HFA Briefing Explores Fundraising Environment, Investor Allocation Trends, Third-Party Marketers and Operational Due Diligence

A recent Hedge Fund Association (HFA) program explored the challenging fundraising environment, particularly for emerging managers; investor allocation preferences, including the outlook for private equity; expectations when dealing with third-party marketers and placement agents, as well as those firms’ expectations of fund managers; and trends and issues in operational due diligence. Joseph J. Puglisi, partner at Citrin Cooperman, moderated the discussion, which featured Tony Acquadro, HFA vice president and senior director at BroadRiver Asset Management, L.P.; Rajpal Arulpragasam, mathematician and long-time portfolio manager; Maura Harris, head of due diligence at fund-of-funds manager Bostwick Capital LLC; and Gilman C. Perkins, founding principal of Perkins Fund Marketing, LLC. This article summarizes their insights. For coverage of another HFA program, see “Briefing Covers U.S. and Global Regulatory Climate Relating to Liquidity, Enforcement, Examinations and Cybersecurity” (Jan. 4, 2018).

SEC Fines Fund Manager for Failing to Equitably Allocate Fees and Expenses to Its Affiliate Funds and Co‑Investors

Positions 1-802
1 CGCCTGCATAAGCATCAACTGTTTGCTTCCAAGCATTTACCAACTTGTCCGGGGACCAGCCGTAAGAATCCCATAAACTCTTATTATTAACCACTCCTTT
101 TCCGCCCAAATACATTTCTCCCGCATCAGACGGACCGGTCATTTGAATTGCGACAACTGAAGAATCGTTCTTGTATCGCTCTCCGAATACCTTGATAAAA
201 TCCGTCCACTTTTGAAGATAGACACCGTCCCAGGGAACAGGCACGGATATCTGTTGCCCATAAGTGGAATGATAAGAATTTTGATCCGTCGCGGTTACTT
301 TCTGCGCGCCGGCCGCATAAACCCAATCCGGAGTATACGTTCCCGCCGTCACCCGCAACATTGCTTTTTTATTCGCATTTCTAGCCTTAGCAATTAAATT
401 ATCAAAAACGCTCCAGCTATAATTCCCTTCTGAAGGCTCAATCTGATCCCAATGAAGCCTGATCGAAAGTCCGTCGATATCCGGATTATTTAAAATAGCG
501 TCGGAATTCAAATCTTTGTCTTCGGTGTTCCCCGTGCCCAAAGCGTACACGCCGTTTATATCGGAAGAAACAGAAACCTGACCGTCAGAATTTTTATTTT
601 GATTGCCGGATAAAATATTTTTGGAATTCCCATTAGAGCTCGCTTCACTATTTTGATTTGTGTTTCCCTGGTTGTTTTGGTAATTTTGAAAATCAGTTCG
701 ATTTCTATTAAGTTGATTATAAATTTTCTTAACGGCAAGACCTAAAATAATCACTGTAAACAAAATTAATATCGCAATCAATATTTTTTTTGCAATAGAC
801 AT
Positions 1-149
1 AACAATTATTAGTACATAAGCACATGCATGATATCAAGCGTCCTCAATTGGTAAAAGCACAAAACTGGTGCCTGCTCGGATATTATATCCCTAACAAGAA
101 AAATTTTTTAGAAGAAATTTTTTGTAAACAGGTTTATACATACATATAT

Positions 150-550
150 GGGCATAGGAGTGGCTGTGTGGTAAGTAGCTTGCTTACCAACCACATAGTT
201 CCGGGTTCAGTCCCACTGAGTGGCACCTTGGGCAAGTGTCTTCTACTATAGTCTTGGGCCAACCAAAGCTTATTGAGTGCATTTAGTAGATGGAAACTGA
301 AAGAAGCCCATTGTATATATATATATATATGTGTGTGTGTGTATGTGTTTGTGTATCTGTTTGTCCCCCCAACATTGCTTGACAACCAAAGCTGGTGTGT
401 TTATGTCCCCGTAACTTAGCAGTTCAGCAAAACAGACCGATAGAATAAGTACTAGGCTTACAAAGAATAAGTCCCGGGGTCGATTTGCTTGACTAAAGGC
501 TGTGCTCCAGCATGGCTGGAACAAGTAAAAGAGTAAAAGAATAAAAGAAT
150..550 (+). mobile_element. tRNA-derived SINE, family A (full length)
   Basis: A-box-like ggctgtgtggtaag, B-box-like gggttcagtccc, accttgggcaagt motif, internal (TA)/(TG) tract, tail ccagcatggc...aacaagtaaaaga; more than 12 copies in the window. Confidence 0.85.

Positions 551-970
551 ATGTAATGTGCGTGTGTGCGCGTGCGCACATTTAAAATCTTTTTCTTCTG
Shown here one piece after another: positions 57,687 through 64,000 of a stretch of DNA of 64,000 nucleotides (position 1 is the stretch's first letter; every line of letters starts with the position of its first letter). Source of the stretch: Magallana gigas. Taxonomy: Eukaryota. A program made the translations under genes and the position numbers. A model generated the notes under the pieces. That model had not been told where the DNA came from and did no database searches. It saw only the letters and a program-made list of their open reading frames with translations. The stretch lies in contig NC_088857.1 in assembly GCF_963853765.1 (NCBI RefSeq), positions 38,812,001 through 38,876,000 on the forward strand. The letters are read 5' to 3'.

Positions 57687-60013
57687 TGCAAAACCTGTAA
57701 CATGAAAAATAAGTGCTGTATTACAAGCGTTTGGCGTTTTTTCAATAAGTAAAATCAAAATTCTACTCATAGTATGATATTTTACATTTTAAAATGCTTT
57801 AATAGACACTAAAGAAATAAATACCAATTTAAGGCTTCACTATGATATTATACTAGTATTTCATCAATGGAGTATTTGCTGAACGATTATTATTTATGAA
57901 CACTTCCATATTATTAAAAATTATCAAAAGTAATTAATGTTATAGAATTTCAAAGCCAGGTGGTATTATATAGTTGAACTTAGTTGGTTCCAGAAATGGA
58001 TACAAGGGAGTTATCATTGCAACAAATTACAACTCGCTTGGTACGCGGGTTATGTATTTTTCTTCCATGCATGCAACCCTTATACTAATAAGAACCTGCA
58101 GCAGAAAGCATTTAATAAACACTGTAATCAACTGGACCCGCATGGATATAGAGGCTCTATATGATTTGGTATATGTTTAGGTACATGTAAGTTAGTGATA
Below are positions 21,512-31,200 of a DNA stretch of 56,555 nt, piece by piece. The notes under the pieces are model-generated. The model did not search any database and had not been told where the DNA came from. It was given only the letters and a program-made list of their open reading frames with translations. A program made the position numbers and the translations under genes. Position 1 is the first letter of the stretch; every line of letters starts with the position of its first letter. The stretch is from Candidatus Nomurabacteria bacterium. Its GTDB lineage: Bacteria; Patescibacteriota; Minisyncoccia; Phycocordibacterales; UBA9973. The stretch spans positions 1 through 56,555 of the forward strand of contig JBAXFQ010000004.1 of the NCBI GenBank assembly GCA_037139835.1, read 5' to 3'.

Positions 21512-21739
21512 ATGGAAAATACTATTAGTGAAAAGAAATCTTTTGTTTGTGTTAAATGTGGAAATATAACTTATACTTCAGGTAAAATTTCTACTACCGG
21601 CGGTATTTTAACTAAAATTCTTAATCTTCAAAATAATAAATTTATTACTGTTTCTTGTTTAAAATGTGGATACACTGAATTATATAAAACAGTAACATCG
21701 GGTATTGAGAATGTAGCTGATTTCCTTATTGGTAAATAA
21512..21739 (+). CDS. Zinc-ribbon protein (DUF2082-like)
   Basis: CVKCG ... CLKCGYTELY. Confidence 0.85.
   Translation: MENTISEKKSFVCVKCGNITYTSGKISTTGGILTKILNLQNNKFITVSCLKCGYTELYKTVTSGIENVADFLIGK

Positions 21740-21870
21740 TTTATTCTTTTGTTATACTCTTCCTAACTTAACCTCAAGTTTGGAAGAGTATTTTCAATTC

In recent years, both hedge fund and private equity investors have markedly increased their demand for co‑investment opportunities. For all the economic upside co‑investments can offer investors, it introduces concomitant intricacies to fund manager compliance practices. See “How to Seize Upon Rising Opportunity While Minimizing Compliance and Market Risk” (Jun. 8, 2017). SEC scrutiny of co‑investment practices can result in fines and reputational harm for fund managers that fail to thoughtfully craft and execute appropriate policies and procedures. In an example of this risk, the SEC recently settled enforcement proceedings against an investment adviser for misallocating to its fund investors expenses that should have been shared with co‑investors, as well as for having undisclosed fee-sharing agreements. The SEC also found a conflict of interest arising from the manager’s failure to allocate fees and expenses to an affiliate fund composed of its employees. Despite fully reimbursing the injured parties before it was contacted by SEC enforcement staff, the manager was still ordered to pay significant civil penalties. This article analyzes the SEC settlement order. For more on co‑investments, see “Sadis & Goldberg Seminar Highlights the Ample Fundraising and Co‑Investment Opportunities in the Private Equity Industry, Along With Attendant Deal Flow and Fee Structure Issues” (Dec. 8, 2016); and “Private Equity Firms From Across the Industry Spectrum Advise on Trends and Terms in the Current Co‑Investment Market” (Aug. 11, 2016).